“Anyone can hold the helm when the sea is calm.” —Publilius Syrus
More than two thousand years after these words were written, their relevance has been reinforced in a world characterised by unprecedented change, uncertainty and complexity. Breathtaking advances in technology, prodigious changes in social dynamics and attitudes, heightened consumer expectations, perplexing ethical dilemmas and grave environmental concerns are among the headline issues inducing this contextual change.
Leadership matters most when the course to be followed is unclear and with the “sea” now anything but calm, “holding the helm” has become much more demanding. Add the lethal whims of nature such as the Boxing Day tsunami, Hurricane Katrina and the earthquakes in Haiti, Japan and Christchurch, along with man-made crises such as the recent global financial meltdown and the Gulf oil spill and the result is a potent cocktail of turbulence and uncertainty.
As the stakes have increased, and with solutions fewer and harder to find, the focus on leadership has intensified. In politics, business, education, public service, science, sport, the arts, the media and the not-for profit sector, there is an unremitting call for more, and better, leadership.
This call for effective leadership is most likely to be answered if we first step back to reflect on, and understand, the substance rather than the form of leadership.
Leadership is often depicted as a divinely-inspired gift accessible only to those with a charismatic disposition, positional authority or specialist expertise—and preferably a combination of all three. Hovering in the organisational mist is the question: “are leaders born rather than made?”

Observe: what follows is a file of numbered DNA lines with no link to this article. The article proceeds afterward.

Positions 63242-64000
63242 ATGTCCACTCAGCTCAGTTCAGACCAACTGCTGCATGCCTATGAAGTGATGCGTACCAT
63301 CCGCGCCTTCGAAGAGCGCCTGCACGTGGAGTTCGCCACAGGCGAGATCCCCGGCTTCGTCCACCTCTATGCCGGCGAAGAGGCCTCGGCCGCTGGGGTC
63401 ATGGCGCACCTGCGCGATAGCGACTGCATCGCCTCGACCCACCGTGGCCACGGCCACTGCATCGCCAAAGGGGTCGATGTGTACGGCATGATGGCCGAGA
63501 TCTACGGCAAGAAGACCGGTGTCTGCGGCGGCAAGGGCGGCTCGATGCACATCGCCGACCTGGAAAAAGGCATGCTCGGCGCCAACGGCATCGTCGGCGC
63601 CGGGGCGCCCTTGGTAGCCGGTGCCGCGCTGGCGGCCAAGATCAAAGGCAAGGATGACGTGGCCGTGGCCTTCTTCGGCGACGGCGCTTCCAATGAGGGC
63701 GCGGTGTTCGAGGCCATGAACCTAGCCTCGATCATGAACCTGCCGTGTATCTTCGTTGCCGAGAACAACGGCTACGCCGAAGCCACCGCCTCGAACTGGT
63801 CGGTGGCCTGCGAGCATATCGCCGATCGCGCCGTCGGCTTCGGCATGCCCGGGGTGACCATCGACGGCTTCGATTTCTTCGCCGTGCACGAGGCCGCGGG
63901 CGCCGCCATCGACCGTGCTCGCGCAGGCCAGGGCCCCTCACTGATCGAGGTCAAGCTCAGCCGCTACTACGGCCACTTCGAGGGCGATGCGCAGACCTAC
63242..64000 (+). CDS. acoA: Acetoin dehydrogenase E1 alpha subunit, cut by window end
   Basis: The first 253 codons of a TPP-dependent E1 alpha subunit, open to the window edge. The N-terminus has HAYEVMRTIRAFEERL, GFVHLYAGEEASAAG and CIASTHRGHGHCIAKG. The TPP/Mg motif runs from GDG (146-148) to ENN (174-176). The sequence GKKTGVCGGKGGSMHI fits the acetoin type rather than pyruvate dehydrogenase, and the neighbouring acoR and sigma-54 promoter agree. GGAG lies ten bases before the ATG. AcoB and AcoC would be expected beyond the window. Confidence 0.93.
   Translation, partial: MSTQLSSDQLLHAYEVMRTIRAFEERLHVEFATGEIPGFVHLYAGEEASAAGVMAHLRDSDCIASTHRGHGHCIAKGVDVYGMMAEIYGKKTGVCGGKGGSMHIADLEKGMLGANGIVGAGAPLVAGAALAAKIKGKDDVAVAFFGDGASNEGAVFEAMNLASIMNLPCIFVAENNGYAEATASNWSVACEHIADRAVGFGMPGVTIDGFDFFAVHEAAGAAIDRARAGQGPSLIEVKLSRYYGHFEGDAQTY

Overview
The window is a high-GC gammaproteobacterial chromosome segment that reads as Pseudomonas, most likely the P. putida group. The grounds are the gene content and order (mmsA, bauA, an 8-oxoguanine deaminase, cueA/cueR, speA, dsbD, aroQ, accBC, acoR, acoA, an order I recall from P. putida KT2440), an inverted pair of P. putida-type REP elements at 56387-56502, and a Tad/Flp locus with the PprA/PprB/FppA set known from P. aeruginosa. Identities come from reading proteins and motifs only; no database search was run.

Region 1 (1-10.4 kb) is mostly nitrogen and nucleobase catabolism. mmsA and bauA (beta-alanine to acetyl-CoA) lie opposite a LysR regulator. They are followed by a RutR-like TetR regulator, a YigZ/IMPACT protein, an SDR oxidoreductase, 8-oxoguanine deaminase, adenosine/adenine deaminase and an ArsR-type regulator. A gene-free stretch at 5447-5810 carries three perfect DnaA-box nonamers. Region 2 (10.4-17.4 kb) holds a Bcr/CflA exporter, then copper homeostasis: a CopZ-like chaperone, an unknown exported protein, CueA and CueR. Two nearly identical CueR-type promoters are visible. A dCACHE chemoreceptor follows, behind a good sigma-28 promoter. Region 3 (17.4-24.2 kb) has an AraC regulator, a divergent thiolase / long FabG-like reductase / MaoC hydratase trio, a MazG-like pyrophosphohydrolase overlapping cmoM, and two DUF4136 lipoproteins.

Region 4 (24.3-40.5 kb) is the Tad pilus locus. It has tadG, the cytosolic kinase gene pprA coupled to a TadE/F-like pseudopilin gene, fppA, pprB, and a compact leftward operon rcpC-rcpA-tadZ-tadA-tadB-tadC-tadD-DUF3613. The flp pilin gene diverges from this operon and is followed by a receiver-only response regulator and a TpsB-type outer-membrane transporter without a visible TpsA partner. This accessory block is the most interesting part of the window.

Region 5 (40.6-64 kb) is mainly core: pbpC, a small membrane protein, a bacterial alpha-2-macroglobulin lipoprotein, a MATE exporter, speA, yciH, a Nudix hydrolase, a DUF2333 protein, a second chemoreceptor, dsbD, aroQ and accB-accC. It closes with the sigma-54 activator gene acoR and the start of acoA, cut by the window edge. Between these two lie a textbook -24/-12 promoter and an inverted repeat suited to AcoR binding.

The prevailing view of those working at the intersection of leadership research and teaching is that leadership can be learned. The ‘leaders-are-born’ notion is now largely regarded as a fiction and the welcome news is that most, rather than just the favoured few, can access leadership.
It is important to be aware that the more recent contextual shifts associated with a litany of massive global corporate scandals—typified by disturbing self-interest, unbridled greed and a virtual ethical collapse—have had a significant impact on the concept of leadership, thrusting it into an uncomfortable transition. Not only is leadership moving from the more familiar, but unlikely ‘hero-leader’ model to a more relational one; it is also moving to significantly higher standards of ethical practice and accountability.
In this more contemporary relational model the multiplier effect on performance is generated through having a shared mindset and aspiration, high levels of intrinsic motivation and an unshakable (ethically-based) shared trust.